Location: Mosquito and Fly Research2010 Annual Report
1a. Objectives (from AD-416)
The objective of the cooperative effort between the New Jersey Agricultural Experiment Station at Rutgers University (Rutgers University) and the ARS Mosquito and Fly Research Unit (MFRU) is to demonstrate an effective strategy for the area-wide control of the Asian tiger mosquito (Aedes albopictus) while demonstrating the public health importance and socio-economic benefits of the area-wide control approach. The technologies developed, implemented and found effective in New Jersey will be extended to end-users responsible for controlling the Ae. albopictus mosquito across the U.S. Rutgers University has a long and revered tradition in the development of mosquito management and control strategies in the northeastern part of the country. Similarly, the MFRU has a long history in the development of novel strategies and approaches for surveying, controlling and protecting people from nuisance mosquitoes as well as those that transmit pathogens. Economists from Brandeis University in Massachusetts will guide and direct the studies of the benefits of the area-wide program. Together, these three institutions will utilize their expertise and human resources to collaborate and focus on a mosquito species that causes severe problems for residents of many areas of the U.S.
1b. Approach (from AD-416)
Rutgers University will establish collaborations with the organized mosquito control programs in Mercer and Monmouth Counties, recognized as two of the best programs in New Jersey. Localities infested with Ae. albopictus will be identified and used as field study sites in which to implement or improve existing strategies and develop new ones.
3. Progress Report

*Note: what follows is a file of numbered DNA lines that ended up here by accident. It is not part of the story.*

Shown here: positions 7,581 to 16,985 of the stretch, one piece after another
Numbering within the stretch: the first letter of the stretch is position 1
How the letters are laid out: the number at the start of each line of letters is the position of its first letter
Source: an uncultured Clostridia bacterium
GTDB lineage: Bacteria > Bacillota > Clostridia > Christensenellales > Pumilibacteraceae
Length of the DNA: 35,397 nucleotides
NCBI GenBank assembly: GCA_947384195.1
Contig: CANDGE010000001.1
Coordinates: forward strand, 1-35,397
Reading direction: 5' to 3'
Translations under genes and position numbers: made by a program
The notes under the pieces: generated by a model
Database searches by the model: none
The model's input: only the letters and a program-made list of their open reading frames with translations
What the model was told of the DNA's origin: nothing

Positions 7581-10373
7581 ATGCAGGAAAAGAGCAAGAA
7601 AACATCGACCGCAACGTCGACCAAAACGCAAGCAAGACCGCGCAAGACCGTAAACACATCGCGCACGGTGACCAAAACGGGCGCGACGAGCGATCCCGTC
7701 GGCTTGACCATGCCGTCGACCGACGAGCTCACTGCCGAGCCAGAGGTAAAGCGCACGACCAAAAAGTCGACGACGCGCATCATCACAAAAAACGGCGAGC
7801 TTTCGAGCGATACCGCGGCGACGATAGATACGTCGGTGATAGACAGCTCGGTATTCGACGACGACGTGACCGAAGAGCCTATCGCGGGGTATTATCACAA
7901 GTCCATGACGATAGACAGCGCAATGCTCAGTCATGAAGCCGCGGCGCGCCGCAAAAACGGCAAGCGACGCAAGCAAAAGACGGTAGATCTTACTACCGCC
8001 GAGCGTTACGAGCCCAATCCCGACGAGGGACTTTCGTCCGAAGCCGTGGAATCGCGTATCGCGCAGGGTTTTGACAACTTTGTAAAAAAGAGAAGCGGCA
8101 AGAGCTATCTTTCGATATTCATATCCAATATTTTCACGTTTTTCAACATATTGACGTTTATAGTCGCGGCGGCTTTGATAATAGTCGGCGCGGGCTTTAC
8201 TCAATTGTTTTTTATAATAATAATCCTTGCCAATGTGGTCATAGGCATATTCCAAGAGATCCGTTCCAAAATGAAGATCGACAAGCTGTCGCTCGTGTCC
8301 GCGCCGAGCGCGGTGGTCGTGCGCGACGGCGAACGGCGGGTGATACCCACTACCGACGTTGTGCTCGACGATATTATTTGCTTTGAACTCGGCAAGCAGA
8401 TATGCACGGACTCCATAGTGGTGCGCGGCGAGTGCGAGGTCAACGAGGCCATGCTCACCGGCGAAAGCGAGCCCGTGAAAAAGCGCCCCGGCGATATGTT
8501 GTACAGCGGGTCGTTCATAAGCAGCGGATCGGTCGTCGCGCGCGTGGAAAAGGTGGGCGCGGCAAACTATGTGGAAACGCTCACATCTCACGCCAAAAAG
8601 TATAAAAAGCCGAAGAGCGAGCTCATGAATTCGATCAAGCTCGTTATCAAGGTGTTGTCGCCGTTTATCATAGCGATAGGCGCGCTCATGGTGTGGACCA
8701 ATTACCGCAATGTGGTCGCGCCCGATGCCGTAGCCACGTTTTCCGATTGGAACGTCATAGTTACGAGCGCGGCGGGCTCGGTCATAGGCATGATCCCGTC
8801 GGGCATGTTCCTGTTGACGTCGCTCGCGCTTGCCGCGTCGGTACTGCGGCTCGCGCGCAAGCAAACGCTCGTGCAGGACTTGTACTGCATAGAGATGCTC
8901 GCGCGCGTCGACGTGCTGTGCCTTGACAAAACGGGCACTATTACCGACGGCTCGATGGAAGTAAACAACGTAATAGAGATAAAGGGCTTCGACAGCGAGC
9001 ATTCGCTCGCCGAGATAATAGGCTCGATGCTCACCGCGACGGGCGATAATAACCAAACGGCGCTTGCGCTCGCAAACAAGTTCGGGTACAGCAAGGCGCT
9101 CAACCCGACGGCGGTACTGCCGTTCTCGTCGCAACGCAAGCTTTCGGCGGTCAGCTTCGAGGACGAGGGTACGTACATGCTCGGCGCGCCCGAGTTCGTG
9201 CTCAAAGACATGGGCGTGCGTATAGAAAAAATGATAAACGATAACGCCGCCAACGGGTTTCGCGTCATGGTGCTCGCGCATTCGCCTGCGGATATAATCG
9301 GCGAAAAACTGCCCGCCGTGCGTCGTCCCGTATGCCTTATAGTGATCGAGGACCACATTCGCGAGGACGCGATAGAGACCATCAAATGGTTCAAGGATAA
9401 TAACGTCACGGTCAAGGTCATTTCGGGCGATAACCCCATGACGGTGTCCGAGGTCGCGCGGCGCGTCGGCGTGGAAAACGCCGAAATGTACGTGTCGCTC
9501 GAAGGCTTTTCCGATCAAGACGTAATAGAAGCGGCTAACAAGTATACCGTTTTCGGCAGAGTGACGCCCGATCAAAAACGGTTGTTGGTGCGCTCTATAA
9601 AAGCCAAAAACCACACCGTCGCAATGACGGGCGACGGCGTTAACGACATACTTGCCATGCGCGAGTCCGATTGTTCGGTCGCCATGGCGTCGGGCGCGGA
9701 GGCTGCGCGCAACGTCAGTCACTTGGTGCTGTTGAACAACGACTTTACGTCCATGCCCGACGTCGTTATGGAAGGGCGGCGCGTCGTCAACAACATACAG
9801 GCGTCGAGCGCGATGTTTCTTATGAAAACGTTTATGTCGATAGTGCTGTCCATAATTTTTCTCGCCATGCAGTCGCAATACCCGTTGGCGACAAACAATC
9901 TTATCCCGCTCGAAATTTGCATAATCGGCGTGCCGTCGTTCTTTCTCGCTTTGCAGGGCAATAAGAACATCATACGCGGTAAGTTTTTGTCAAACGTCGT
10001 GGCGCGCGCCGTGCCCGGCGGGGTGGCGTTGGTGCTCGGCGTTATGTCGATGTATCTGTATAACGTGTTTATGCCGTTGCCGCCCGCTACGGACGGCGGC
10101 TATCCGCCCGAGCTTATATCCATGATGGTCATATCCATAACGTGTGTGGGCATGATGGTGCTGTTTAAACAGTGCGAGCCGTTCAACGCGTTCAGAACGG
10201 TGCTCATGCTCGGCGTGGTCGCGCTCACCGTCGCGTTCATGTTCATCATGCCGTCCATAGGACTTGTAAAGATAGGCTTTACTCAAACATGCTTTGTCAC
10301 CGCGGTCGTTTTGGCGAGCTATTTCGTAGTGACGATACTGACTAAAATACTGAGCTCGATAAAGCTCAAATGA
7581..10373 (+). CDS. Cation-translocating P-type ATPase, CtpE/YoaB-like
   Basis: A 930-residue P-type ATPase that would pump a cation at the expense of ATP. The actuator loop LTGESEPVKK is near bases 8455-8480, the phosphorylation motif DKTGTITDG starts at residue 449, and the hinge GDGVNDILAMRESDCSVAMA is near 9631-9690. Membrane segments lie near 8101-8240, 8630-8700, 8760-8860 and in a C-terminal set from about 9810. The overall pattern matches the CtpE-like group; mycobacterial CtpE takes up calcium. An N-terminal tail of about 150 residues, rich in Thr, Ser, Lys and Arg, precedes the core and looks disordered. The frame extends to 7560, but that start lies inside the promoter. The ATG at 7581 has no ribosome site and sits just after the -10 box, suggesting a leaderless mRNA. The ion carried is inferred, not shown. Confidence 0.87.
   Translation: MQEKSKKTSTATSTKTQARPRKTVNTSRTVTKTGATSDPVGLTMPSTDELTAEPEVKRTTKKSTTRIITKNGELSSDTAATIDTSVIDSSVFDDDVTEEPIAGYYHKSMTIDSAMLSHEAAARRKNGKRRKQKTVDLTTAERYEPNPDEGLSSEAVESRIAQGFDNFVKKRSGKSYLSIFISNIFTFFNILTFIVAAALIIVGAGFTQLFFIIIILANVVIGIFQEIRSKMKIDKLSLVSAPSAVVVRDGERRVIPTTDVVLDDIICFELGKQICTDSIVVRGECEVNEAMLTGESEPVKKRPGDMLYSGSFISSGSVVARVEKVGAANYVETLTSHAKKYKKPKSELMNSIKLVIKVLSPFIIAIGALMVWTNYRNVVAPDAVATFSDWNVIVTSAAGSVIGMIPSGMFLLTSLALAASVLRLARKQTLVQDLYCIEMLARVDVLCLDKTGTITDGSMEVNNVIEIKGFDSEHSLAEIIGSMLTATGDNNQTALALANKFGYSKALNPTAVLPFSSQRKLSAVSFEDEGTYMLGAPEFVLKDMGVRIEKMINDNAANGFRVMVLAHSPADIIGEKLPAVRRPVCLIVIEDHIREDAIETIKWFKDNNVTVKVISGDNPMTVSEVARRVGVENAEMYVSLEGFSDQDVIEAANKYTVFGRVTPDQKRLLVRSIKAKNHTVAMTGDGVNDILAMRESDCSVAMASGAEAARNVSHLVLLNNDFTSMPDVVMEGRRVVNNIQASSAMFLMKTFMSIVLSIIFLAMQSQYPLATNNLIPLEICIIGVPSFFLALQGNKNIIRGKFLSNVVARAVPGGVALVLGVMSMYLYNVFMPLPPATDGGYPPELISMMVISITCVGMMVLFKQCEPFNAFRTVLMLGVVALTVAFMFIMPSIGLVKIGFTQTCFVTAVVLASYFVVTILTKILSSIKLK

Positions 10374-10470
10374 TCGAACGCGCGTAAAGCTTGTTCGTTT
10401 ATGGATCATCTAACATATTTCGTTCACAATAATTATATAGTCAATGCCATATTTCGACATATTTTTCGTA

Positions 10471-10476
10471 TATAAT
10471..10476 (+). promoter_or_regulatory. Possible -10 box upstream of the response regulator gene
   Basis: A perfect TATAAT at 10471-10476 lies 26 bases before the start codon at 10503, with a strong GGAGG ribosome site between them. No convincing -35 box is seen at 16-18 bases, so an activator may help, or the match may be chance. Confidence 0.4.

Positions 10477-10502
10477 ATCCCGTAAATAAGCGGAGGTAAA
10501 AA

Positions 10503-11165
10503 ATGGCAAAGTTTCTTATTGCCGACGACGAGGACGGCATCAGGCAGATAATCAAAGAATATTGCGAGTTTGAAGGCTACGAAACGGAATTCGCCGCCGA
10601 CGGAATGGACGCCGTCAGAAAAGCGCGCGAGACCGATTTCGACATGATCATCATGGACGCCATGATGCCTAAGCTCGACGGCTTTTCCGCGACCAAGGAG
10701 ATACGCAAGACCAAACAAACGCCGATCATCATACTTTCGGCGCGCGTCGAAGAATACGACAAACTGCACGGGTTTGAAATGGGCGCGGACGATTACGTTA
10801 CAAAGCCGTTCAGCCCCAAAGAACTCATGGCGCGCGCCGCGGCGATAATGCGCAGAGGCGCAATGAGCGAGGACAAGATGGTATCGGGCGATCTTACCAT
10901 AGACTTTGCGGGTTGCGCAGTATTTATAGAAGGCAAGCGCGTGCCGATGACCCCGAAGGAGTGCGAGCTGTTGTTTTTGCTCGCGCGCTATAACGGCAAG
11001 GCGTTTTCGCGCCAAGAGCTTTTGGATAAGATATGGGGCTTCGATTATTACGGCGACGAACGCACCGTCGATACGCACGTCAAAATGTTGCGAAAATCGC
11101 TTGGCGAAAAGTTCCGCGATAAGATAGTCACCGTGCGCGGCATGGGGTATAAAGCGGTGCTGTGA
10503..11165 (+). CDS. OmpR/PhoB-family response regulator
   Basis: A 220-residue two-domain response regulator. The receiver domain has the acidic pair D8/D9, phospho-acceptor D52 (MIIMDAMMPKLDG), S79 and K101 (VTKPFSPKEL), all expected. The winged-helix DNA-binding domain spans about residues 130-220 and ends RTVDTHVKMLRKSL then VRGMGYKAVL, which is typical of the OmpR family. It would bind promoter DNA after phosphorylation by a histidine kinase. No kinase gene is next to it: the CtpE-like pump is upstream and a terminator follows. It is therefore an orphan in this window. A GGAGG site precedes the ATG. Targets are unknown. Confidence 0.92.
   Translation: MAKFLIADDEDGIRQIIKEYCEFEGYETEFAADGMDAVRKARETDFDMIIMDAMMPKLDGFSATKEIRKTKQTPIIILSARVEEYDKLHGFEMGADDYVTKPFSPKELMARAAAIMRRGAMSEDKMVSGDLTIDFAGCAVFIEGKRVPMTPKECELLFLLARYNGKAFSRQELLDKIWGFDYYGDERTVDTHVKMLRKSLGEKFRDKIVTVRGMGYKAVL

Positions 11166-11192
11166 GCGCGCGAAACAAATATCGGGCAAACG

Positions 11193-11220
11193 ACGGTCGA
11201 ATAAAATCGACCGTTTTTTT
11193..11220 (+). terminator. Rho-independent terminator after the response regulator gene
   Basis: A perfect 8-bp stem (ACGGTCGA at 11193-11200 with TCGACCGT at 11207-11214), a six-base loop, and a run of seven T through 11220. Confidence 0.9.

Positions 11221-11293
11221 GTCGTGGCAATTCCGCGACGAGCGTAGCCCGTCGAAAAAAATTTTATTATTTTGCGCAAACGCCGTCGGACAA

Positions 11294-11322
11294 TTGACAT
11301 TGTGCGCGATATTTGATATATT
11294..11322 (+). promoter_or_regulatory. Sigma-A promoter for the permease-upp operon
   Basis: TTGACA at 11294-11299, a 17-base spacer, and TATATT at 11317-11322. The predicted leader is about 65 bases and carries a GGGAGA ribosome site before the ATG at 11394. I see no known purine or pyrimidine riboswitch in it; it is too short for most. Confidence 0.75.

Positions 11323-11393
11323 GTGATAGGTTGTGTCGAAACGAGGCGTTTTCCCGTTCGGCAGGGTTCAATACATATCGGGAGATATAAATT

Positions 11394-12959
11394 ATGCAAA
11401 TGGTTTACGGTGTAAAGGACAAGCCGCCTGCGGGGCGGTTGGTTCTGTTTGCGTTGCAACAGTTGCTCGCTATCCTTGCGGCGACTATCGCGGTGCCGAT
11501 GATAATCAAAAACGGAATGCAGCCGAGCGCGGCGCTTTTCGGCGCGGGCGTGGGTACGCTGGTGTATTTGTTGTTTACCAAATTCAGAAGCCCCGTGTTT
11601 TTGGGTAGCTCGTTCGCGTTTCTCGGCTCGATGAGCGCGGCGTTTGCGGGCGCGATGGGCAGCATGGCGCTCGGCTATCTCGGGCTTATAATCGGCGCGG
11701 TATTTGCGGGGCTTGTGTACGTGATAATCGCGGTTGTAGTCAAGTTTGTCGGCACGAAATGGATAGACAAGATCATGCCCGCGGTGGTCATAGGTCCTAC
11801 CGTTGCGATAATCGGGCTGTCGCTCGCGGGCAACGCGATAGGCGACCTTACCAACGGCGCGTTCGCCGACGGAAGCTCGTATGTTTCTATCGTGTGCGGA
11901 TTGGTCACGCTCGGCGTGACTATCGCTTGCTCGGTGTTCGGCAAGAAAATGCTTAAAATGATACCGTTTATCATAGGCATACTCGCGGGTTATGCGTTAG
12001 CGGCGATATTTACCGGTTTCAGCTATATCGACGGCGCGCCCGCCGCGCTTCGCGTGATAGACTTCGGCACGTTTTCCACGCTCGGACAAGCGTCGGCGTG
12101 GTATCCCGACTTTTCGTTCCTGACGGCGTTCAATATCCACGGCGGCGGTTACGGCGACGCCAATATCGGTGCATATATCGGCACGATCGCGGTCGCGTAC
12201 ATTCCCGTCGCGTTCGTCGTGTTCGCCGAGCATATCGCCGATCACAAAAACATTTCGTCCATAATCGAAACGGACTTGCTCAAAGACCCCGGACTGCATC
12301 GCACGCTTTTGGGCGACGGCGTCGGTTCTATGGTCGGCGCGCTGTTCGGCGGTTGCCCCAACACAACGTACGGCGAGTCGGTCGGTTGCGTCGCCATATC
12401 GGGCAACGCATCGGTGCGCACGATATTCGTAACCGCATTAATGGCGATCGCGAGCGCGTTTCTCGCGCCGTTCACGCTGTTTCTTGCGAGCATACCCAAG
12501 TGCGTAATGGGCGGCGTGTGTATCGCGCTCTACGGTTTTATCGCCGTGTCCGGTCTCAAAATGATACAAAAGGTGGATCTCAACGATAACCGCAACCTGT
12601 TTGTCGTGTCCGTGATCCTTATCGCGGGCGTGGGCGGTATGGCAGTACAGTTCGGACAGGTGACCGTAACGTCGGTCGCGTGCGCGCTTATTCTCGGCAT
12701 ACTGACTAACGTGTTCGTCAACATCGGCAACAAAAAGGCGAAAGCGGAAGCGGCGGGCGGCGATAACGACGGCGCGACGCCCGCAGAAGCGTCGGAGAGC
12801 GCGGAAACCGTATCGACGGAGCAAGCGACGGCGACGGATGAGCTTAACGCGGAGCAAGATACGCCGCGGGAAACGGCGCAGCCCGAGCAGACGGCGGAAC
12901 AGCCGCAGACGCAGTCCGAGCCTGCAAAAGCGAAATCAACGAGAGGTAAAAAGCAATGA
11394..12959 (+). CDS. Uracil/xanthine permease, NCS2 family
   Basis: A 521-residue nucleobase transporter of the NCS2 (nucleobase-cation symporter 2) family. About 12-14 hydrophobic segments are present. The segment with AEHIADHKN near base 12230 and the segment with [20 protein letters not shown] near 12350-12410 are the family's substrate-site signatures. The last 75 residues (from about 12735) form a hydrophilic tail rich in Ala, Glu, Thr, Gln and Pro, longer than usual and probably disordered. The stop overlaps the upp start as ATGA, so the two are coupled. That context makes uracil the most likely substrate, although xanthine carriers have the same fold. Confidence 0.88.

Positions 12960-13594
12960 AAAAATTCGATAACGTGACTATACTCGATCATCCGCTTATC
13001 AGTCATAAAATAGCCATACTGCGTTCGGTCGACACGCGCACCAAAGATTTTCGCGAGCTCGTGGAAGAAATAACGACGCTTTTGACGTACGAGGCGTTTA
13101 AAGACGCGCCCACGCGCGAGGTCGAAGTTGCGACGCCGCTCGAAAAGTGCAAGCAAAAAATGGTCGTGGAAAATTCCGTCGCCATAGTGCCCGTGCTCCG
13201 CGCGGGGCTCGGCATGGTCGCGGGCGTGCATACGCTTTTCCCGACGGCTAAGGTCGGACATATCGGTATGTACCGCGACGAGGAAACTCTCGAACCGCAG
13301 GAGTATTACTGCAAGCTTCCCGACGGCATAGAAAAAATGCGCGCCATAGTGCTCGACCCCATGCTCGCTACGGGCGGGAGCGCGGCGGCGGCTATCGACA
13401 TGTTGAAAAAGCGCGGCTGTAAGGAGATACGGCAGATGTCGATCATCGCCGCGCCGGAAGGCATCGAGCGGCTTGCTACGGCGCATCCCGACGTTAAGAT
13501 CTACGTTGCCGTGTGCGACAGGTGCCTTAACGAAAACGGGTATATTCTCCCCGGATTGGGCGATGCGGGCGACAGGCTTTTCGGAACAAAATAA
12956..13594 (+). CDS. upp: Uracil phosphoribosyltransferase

This research project relates to inhouse objective: Demonstrate a strategy for areawide Aedes albopictus control. 2009 field activities at 6 sites chosen after the 2008 mosquito season terminated in November 2009 after the number of Asian Tiger Mosquitoes (ATM) collected in the BGS traps and ovitraps became zero in both Mercer and Monmouth County. Based on 2009 experience, including several laboratory and field trials with promising insecticides, the CORE team developed a protocol for 2010. The preliminary results were discussed in November 2009 at the American Society of Tropical Medicine and Hygiene in Washington, DC. Ensuing discussions led to a revised protocol that was presented to the Project Evaluation Team at a meeting in February 2010 at Rutgers University. The protocol was approved in general and details were evaluated/optimized. 2010 control activities began in April 2010, in both counties when source reduction larviciding was initiated. Surveillance activities included weekly trapping of adults with BGS traps, egg counts and species identification from ovitraps in all plots, and 50 house container surveys (Breteau index) in full intervention and control plots. The early season weeks of April 29 and April 30 were chosen for initiation of surveillance activities for Monmouth and Mercer Counties, respectively, so we could monitor the entire season of ATM activity. Mosquito surveillance continued until the season's end. Backpack pyriproxyfen applications were made to selected parcels in the pyriproxifen and experimental sites in Mercer on May 6 and 7 totaling no more than 10 acres. Pyriproxyfen autodissemination stations (‘tiger tubes’) were designed, constructed, and deployed in full intervention plot and ‘tiger tube only’ plot during the last week of July 2010 in Monmouth County. The tiger tubes act on the concept that adult mosquitoes are attracted to the oviposition stations containing suitable larval medium and oviposition substrate. When females enter the tiger tubes to rest and oviposit, they contact a pesticide (the insect growth regulator, pyriproxyfen, lethal to mosquitoes in very small concentrations) which they pick up on their tarsi from the treated oviposition substrate and later distribute to other cryptic, untreated, larval habitats. In this manner, the ‘skip-ovipostion’ behavior of the mosquito is exploited to distribute and apply pesticide to nearby larval habitats. From October to April 2009/2010, several laboratory experiments were developed to examine effects of day-length, container type and temperature on female oviposition behavior. iButtons (Portable iButton stations) were also deployedin small protected stations to continuously monitor (every 30 min) temperature and relative humidity throughout the entire winter season; these units were in place throughout the active ATM. A rapid assay for identification of ATM blood meals was developed. Supporting research also includes the development of quantitative genetic identification of eggs, baseline studies of insecticide resistance, and development of population genetic markers for the ATM. From an organizational standpoint, a showcase website was developed.